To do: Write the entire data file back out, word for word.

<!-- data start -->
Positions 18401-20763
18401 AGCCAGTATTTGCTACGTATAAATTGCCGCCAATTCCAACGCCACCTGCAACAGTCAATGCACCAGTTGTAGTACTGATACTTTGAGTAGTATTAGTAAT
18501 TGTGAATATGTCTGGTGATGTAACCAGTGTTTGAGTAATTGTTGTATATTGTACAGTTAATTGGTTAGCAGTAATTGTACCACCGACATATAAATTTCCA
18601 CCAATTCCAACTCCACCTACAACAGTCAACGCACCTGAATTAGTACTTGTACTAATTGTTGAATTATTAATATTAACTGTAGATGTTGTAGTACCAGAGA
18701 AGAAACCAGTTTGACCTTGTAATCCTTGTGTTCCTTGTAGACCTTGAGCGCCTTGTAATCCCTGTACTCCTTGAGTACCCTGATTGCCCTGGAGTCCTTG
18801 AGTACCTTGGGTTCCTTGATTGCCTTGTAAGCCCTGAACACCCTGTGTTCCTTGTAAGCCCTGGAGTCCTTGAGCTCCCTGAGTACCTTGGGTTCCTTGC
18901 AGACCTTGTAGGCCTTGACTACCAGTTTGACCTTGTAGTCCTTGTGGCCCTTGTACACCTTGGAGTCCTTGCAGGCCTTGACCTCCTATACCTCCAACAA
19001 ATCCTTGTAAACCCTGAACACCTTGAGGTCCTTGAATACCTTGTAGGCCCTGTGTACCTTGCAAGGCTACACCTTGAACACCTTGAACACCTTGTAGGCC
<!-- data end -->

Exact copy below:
Positions 18401-20763
18401 AGCCAGTATTTGCTACGTATAAATTGCCGCCAATTCCAACGCCACCTGCAACAGTCAATGCACCAGTTGTAGTACTGATACTTTGAGTAGTATTAGTAAT
18501 TGTGAATATGTCTGGTGATGTAACCAGTGTTTGAGTAATTGTTGTATATTGTACAGTTAATTGGTTAGCAGTAATTGTACCACCGACATATAAATTTCCA
18601 CCAATTCCAACTCCACCTACAACAGTCAACGCACCTGAATTAGTACTTGTACTAATTGTTGAATTATTAATATTAACTGTAGATGTTGTAGTACCAGAGA
18701 AGAAACCAGTTTGACCTTGTAATCCTTGTGTTCCTTGTAGACCTTGAGCGCCTTGTAATCCCTGTACTCCTTGAGTACCCTGATTGCCCTGGAGTCCTTG
18801 AGTACCTTGGGTTCCTTGATTGCCTTGTAAGCCCTGAACACCCTGTGTTCCTTGTAAGCCCTGGAGTCCTTGAGCTCCCTGAGTACCTTGGGTTCCTTGC
18901 AGACCTTGTAGGCCTTGACTACCAGTTTGACCTTGTAGTCCTTGTGGCCCTTGTACACCTTGGAGTCCTTGCAGGCCTTGACCTCCTATACCTCCAACAA
19001 ATCCTTGTAAACCCTGAACACCTTGAGGTCCTTGAATACCTTGTAGGCCCTGTGTACCTTGCAAGGCTACACCTTGAACACCTTGAACACCTTGTAGGCC